>> Then the combination of id and filename should uniquely identify a stack.
>
> Stack IDs aren’t really IDs at all they are just the max ID in a stack + 1. The first 1000 IDs are reserved. Card 1 is 1001 and therefore a new stack ID is 1002. Create a new object and the ID changes.

Yes, good point, but here's the thing:

Create two new stacks.
They both have the "ID" 1002.
Set the id of the second stack to 3000.
Now you have stacks 1002 and 3000.
Add a button to each stack.
The stack ids are now 1003 and 3001.

They're obviously different stacks.
You see two stacks on the screen, they have different ids.
Now rename the second stack to "Untitled 1"

The property inspector allows this, but now gets very confused.
If you try to bring up the property inspector of either stack, you get
only the first one it comes across, until you rename one.

I'd prefer the creation timestamp as a unique identifier for stacks, but
whatever we use, the short name by itself is inadequate to the task.

--
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  [hidden email]

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Re: Stack name conflicts resolved?

Monte Goulding-2

> On 7 Nov. 2016, at 3:57 am, Mark Wieder <[hidden email]> wrote:
>
> Now rename the second stack to "Untitled 1"
>
> The property inspector allows this, but now gets very confused.

Ah… well that’s probably a bug. If the IDE can’t handle multiple stacks with the same name it should not allow this. Even if the IDE were refactored to only refer to stacks by long ID it would still get confused by multiple stacks with the same name that are unsaved. I think the solution is a more robust object handle we can use in scripts it would help I think. Ideally we can get a handle to an object and pass it around and it won’t matter how much we change the ID or name of the object the handle will still be valid. If we had that then we could get lists of stack handles and not get confused if there are multiple with the same name.

Cheers

Monte
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Re: Stack name conflicts resolved?

Ben Rubinstein
On 06/11/2016 20:50, Monte Goulding wrote:
>
>> On 7 Nov. 2016, at 3:57 am, Mark Wieder <[hidden email]> wrote:
>>
>> Now rename the second stack to "Untitled 1"
>>
>> The property inspector allows this, but now gets very confused.
>
> Ah… well that’s probably a bug. If the IDE can’t handle multiple stacks with the same name it should not allow this. Even if the IDE were refactored to only refer to stacks by long ID it would still get confused by multiple stacks with the same name that are unsaved. I think the solution is a more robust object handle we can use in scripts it would help I think. Ideally we can get a handle to an object and pass it around and it won’t matter how much we change the ID or name of the object the handle will still be valid. If we had that then we could get lists of stack handles and not get confused if there are multiple with the same name.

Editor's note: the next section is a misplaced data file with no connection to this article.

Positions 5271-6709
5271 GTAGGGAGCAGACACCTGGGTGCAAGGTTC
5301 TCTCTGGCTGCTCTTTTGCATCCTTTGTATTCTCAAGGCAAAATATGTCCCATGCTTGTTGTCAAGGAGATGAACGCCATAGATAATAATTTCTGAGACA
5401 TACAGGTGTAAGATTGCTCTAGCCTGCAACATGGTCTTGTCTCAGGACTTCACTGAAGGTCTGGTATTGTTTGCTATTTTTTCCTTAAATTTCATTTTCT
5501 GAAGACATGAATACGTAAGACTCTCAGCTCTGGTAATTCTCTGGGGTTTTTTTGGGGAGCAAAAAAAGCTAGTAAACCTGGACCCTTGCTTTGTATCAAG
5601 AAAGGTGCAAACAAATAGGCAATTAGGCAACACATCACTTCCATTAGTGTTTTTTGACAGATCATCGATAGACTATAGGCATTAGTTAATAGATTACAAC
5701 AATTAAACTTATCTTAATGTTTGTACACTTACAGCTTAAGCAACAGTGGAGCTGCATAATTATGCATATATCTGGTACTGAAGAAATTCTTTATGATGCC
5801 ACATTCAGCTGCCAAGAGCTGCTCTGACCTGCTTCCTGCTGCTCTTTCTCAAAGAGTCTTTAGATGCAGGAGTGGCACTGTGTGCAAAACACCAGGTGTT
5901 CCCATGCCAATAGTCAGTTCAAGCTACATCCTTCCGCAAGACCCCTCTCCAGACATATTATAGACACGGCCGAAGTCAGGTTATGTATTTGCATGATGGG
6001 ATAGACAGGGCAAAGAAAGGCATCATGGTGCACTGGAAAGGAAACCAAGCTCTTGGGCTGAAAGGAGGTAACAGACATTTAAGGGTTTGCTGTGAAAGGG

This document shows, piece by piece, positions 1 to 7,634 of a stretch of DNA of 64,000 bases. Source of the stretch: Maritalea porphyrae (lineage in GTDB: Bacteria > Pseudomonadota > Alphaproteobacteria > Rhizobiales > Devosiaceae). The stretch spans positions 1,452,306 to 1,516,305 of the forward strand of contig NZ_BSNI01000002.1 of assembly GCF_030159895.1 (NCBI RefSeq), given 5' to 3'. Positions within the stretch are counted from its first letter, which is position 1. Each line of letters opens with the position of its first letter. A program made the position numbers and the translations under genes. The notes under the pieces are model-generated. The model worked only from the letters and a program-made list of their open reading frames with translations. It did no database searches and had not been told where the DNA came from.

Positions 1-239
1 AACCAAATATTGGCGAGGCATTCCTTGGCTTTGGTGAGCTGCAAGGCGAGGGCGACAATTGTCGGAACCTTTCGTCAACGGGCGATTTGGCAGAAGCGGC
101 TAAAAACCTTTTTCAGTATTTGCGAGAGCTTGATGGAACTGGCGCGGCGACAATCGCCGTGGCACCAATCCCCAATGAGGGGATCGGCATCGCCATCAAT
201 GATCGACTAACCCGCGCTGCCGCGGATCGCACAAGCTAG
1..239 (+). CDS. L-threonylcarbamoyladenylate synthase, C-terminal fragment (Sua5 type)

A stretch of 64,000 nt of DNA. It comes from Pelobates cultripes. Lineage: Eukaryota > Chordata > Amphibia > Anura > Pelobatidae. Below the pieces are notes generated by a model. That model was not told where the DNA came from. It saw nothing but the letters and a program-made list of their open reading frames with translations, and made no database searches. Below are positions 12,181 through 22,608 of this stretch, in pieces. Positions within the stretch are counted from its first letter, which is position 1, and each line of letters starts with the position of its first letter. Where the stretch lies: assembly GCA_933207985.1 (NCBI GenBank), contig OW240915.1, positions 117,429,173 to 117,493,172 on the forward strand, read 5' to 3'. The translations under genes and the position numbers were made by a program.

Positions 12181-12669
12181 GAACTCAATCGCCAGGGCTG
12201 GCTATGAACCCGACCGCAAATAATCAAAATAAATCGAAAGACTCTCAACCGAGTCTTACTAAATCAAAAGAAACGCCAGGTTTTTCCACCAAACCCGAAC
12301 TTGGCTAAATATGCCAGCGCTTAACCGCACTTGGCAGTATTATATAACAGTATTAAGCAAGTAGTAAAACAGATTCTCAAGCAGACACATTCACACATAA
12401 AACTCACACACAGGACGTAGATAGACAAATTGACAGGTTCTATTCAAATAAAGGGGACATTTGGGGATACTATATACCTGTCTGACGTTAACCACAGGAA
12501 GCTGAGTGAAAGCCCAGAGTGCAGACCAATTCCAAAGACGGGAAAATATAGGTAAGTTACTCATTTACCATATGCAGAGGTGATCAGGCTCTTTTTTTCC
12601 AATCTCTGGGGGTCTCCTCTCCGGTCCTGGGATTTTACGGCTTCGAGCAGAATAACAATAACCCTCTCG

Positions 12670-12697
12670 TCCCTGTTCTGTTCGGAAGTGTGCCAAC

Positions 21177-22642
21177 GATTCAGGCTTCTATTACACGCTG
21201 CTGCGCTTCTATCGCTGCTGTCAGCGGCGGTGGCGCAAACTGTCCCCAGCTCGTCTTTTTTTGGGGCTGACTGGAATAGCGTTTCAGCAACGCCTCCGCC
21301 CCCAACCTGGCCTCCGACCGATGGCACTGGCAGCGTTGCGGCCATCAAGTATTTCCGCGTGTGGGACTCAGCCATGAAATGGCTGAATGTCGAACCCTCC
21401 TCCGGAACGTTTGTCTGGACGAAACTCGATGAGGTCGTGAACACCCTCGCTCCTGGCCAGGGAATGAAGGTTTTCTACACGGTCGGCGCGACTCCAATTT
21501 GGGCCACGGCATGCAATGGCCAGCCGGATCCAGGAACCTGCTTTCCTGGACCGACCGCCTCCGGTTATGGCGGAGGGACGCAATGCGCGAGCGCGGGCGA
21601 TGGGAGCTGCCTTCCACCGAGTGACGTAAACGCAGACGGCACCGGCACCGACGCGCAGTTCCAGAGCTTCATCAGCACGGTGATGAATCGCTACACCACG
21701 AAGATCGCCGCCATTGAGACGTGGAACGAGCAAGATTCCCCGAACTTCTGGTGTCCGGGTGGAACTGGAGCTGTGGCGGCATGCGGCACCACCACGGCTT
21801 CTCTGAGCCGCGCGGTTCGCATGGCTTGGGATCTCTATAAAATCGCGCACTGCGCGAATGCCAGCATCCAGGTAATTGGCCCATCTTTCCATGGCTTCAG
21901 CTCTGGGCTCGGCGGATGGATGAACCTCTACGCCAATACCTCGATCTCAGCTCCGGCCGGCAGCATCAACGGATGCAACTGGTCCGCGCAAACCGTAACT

>

My proposal in 2004 http://quality.livecode.com/show_bug.cgi?id=1061#c8 was
for the IDE to create not a UUID but a unique-in-this-session "stackID" (since
'id' of a stack is actually used for 'next ID'). There would thus be a way to
refer to stacks within the IDE completely uniquely.

Modifying all code in the IDE that referenced stacks would doubtless be quite
a large task; but once there is a way to reference stacks that is completely
unique, then fixing particular identified issues caused by stacks with the
same name would become simpler. Currently if I understand it correctly there
are issues which seem just too hard to fix: so instead
http://quality.livecode.com/show_bug.cgi?id=143 - the most egregious of these
issues - was 'fixed' by adding the check that Richard's trying to remove.

Ben

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Re: Stack name conflicts resolved?

Richard Gaskin
Ben Rubinstein wrote:

 > Currently if I understand it correctly there are issues which seem
 > just too hard to fix: so instead
 > http://quality.livecode.com/show_bug.cgi?id=143 - the most egregious
 > of these issues - was 'fixed' by adding the check that Richard's
 > trying to remove.

In all fairness, I'm not *trying* to remove it, but have in fact removed
it - in my own copy of the IDE.

As I noted in this post, I've not closed #1061 because I recognize that
the IDE has different responsibilities beyond those of our own apps:
http://lists.runrev.com/pipermail/use-livecode/2016-November/232451.html

I'm just glad to find that the rule for looking up stacks by name built
into the engine is simple, understandable, and very useful.

We can have confidence that our standalones, which don't include
IDE-specific code, will allow stacks of the same name to run without
issue according to a fairly simple search rule.

This means that I can have a classroom of students sharing stacks
without having to impose all sorts of complicated schemes to ensure that